Jamie Schanbaum: A Tough, But Great Act to Follow
By Sam Jackson, Photos by Alice Rabbit
“When I give advice to people who are down in the dumps, I say the only way you can make a change, is that it starts with you,” Jamie Schanbaum says. If anyone lives by their own words, it’s her.
Jamie was progressing through her college career at the University of Texas when she was waylaid by what she thought was the flu, but turned out to be an infection of the bloodstream known as meningococcal septicemia. As can be guessed from the name, it’s a cousin of meningitis, and as one expert pointed out, a patient with this can be healthy one day and toe-tagged the next. Thanks to treatment (which at first involved both dialysis and a ventilator), Schanbaum was able to stop the disease, but it cost all of her fingers and both legs from the knee down.
“Once the doctor told us that he would be planning to amputate officially, it was painfully emotional. I didn’t sob, but there was a consistent roll of tears coming down my face,” she says about the finality of it. But it turned out to be the smallest of prices to pay since the disease could have made her deaf, blind, or brain dead.
Regardless, the aftermath wasn’t much better. “When I woke up a couple of days after my surgery, I felt an immense amount of pain, without moving a muscle. It was painful, and I also couldn’t speak because I had tubes down my throat. My tears did all the talking. The next day or two, the hospital decided to do bedside, wound care for my new amputated legs – and I also had so much damage up to my thighs from the disease that most would consider me a burn victim. I came out with bandages on my hands and on my amputated legs, in a wheelchair weighing 80 pounds, and most of my hair fell out due to lack of protein levels.”
That on its own was rotten enough, but to Jamie’s frustration and sorrow, she later found out a simple vaccination might have prevented the disease from catching her. Since nobody was really pushing for students to get vaccinated, she, like many others, hadn’t had one.
“It changed my question ‘Why did this happen to me?’ to ‘Why does this have to keep happening to others?” she says. “If there is a way for people to not encounter all the pain I have endured by way of a vaccination, then everyone needs to know about it and hopefully become proactive in getting the vaccine.”
Jamie took that sentiment to the Texas Legislature and in 2009, the Jamie Schaunbaum Act was passed, making meningitis vaccines required for Texas college students living in dorms. She’s even impressed the infamous Senator Ted Cruz with her story because of the effort she put in to get this law passed and what the disease took her through – the rise of the anti-vaccination movement that’s tied to the rise in diseases that vaccination eradicated has irked Schaunbaum to no end.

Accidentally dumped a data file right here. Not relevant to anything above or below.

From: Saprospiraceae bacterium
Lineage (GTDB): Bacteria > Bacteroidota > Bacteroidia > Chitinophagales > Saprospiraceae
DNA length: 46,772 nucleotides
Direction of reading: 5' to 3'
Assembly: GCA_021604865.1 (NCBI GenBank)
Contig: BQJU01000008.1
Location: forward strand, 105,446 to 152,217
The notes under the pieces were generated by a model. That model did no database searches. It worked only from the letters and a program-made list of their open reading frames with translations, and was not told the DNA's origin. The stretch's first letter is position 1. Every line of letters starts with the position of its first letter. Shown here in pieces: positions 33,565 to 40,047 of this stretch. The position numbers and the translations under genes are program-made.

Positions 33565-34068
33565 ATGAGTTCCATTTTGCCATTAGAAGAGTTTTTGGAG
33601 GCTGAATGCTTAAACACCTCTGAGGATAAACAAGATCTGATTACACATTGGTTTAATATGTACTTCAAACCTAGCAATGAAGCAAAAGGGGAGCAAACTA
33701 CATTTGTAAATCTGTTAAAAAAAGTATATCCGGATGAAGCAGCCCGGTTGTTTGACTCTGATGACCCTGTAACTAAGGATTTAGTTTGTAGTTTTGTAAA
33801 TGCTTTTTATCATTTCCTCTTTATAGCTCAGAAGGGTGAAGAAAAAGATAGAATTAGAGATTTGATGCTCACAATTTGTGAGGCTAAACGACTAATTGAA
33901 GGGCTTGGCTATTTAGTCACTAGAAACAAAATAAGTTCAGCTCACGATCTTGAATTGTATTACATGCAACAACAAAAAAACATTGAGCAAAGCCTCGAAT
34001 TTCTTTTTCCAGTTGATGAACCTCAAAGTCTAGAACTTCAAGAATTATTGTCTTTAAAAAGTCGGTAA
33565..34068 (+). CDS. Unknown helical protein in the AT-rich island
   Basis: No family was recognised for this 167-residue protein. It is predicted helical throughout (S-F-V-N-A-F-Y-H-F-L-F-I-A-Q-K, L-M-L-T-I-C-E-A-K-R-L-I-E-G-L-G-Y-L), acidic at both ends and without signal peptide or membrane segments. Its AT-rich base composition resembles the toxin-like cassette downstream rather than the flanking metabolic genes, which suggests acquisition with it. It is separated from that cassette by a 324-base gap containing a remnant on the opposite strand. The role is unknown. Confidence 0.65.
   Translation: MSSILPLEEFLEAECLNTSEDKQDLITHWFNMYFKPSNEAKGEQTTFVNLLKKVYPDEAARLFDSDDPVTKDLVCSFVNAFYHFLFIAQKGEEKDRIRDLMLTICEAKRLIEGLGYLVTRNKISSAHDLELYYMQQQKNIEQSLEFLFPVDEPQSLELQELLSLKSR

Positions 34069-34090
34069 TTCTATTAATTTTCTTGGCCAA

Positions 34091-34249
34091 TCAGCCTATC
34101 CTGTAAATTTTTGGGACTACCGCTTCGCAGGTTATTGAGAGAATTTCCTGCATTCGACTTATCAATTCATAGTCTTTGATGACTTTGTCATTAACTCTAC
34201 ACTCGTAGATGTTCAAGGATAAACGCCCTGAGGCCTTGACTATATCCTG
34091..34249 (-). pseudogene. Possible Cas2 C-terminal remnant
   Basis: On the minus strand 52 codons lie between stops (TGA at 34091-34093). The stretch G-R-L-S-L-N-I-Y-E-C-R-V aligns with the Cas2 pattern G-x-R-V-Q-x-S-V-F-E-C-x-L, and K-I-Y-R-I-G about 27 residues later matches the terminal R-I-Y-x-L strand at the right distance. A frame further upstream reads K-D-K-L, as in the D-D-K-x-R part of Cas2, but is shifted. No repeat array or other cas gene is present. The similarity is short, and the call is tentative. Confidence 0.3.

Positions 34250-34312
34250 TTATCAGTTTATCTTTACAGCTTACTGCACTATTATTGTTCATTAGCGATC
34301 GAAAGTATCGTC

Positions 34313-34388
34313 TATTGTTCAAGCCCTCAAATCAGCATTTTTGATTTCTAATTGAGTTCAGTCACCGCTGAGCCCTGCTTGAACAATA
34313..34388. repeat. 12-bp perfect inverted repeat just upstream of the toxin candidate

“People have their reason for not vaccinating their children, but what they need to realize is that, that they’ve left the opportunity for their children to contract a disease and could possibly take their life,” she grouses. “Not only the children’s life, but they also left the opportunity for them to be carriers of the disease, and therefore, letting them be able to pass the disease to someone else, which can become fatal as well.”
It’s also fueled the “dream” that Jamie has of an act like hers eventually reaching the federal level, which could happen since President Obama’s own daughter also struggled with meningitis. As Capitol Hill continues to enforce her namesake Act, Schanbaum keeps on with her life, building it back to where it once was. One thing she was determined not to lose to the disease was her passion for riding bikes, so she and her coach, Sean Ahmadi, teamed up with Austin’s own Bicycle Sport Shop to put together a modified bike she could operate with her new hands and prosthetic limbs. Christening it Lady Maybellene, she often competes in events like the Paralympics and the Livestrong Challenge, or zooms about Austin on it whenever there’s free time.
Jamie and her mother also put together a nonprofit for meningitis patients, called the Joint Advocacy for Meningococcal Information and Education (JAMIE) in a fit of brilliance. As for the patients themselves? “It’s important to love yourself and believe in yourself. If you believe that you should stay in, then that’s the road you’ll end up taking. But if you believe that you should be a part of this great big world, then you shall! Make the difference, make the change, and stand up for yourself. Don’t let others bring you down, you are the biggest instrument and you are in control of bringing yourself up!” “This too shall pass,” she points out. “And it does.”